How the Treaty of Versailles ended WWI and started WWII

European countries dealt a harsh punishment to Germany for its role in the First World War—a move that would soon come back to haunt the world.

Photograph by Bettmann, Getty
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United States president Woodrow Wilson smiles as he leads the procession that followed the signing of the Treaty of Versailles. Although Wilson personally negotiated the treaty, it was never ratified by Congress.

Photograph by Bettmann, Getty

How the Treaty of Versailles ended WWI and started WWII

European countries dealt a harsh punishment to Germany for its role in the First World War—a move that would soon come back to haunt the world.

On June 28, 1919, on the outskirts of Paris, European dignitaries crowded into the Palace of Versailles to sign one of history’s most hated treaties. Known as the Treaty of Versailles, it formally ended World War I—and at the same time laid the foundation for the Second World War. Though it was preceded by a peace conference that lasted over a year, the treaty was disliked by every nation that signed it.

Over 65 million people had fought in World War I, and more than 8.5 million military members and at least 6.6 million civilians died. The war decimated farmland, towns, and battlefields around Europe. And according to many, Germany was to blame. Though contemporary historians are still split on who should be held responsible for World War I, the treaty blamed and punished Germany.

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European leaders sign the treaty to end World War I in the Hall of Mirrors at the Palace of Versailles.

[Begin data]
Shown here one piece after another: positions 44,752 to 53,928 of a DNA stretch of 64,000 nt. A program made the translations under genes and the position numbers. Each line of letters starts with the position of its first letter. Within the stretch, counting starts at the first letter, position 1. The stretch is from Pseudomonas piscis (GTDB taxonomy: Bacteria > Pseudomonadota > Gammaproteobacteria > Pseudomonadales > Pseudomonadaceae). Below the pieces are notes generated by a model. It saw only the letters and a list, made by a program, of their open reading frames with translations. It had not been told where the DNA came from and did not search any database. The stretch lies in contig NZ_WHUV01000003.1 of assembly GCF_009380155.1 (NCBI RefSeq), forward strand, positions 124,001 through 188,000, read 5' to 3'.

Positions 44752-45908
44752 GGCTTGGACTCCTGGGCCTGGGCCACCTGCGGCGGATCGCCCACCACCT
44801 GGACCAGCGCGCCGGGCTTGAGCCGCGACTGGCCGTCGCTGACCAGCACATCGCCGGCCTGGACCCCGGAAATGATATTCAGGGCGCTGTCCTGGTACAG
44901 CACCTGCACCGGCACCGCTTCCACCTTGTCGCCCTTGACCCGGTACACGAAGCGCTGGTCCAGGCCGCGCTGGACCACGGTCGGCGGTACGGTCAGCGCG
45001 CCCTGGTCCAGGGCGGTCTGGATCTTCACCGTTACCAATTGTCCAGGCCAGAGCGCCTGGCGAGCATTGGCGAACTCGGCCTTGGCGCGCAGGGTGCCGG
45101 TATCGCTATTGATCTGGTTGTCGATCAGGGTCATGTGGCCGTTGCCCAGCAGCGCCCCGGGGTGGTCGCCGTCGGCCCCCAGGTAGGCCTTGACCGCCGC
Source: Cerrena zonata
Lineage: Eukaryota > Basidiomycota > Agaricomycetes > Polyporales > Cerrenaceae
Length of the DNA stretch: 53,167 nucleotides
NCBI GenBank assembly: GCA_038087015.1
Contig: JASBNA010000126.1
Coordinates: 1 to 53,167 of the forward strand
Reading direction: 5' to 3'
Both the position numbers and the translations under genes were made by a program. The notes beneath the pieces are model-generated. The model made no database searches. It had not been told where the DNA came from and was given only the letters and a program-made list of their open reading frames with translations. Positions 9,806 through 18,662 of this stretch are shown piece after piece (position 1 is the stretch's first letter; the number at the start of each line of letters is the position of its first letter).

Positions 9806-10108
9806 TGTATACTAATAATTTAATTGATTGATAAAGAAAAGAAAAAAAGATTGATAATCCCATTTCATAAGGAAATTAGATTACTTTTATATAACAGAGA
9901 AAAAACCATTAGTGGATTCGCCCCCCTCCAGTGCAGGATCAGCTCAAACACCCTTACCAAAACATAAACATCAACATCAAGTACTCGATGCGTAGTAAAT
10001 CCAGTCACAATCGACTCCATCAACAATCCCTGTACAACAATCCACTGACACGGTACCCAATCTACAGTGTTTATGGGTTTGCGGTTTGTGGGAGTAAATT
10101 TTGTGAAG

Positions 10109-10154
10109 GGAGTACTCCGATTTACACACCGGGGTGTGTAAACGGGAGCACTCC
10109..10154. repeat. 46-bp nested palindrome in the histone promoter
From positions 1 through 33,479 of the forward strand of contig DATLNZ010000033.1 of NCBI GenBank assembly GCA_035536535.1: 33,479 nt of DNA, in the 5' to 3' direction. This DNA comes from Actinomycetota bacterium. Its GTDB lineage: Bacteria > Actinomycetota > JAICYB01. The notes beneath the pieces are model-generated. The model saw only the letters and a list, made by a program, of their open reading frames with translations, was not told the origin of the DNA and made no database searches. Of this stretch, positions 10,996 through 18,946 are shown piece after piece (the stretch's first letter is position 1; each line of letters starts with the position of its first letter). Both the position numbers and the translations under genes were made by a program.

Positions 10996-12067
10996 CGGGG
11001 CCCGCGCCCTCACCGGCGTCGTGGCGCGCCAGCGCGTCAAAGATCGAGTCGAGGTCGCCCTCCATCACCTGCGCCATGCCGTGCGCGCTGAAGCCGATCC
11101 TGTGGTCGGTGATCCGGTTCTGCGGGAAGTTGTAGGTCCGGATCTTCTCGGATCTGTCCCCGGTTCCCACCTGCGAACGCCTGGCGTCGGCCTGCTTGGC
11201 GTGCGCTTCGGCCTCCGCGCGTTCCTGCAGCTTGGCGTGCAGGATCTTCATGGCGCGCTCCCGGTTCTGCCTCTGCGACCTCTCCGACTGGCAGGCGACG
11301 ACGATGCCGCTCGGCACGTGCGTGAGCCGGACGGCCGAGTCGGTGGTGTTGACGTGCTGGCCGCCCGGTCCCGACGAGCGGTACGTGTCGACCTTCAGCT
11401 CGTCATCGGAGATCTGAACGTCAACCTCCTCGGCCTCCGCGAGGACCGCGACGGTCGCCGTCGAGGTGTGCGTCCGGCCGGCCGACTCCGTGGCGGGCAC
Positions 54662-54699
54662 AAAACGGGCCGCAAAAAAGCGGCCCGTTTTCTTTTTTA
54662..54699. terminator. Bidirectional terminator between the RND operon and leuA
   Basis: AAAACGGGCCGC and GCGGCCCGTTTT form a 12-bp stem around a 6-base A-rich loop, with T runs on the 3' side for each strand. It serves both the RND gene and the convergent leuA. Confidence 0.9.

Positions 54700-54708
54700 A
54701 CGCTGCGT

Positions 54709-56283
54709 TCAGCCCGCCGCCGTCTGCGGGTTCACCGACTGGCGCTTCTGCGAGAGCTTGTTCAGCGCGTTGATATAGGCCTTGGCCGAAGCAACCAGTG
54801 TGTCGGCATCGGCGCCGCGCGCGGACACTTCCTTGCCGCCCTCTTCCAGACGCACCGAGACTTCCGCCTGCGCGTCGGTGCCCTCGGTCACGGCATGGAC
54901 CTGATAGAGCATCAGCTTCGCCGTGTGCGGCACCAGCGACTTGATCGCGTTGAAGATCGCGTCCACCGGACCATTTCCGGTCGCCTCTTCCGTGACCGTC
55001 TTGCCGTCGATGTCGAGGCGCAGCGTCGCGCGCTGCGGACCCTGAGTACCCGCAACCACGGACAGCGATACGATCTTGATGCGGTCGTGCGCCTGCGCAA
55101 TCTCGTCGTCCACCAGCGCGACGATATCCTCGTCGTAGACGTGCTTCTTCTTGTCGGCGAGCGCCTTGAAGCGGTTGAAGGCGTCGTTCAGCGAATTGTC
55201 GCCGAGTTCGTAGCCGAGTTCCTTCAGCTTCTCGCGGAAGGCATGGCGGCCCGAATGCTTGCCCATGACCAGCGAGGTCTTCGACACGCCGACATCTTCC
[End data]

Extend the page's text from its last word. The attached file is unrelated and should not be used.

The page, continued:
From idealism to punishment

During World War I, President Woodrow Wilson had proposed the Fourteen Points, a blueprint for world peace that included establishing an association of nations to ensure European security and prevent nations’ abilities to enter into secretive mutual protection treaties. Much of that idealistic plan was scuttled during negotiations when the other Allied nations shifted their priorities toward reparations.

The treaty itself was predicated on Germany’s guilt for the war. The document stripped Germany of 13 percent of its territory and one tenth of its population. The Rhineland was occupied and demilitarized, and German colonies were taken over by the new League of Nations. The German army was diminished to 100,000 men and the country was forbidden to draft soldiers. Its weapons were largely confiscated, and its navy stripped of large vessels. Germany was forced to put Wilhelm II, its emperor, on trial for war crimes. And the treaty required Germany to pay 269 billion gold marks—the equivalent of $37 billion.

European leaders signed the treaty in the Palace of Versailles’ Hall of Mirrors—the very place where the German Empire had been created, and Wilhelm II’s father made emperor, in 1871. It was a slap in the face to Germany, whose residents saw the famous “war guilt” clause as a humiliation. (The United States did not ratify the treaty due to political division between Democrats and Republicans.)

The treaty’s aftermath

Though there was a real desire for peace in the wake of the disastrous war, the treaty did not achieve its intended effects. Furious at what they saw as a harsh “diktat” (a dictated peace), right-wing German politicians used the treaty as a nationalist rallying point. The staggering reparations payments reduced the country’s industrial output, and other forces thrust Germany into hyperinflation in the 1920s, which played into the economic instability of the Great Depression.

European leaders were dissatisfied with the redrawn map of Europe and the concessions they each had made in the name of an uneasy peace, with some disappointed that Germany hadn’t been treated even more harshly.

In 2010, ninety years after the Treaty of Versailles went into force, Germany finally paid off the last installment of its war debt. By then, another world war was behind it. Today, the Treaty of Versailles lingers as a study in how, when it comes to war, unintended consequences can negate even the best intentions.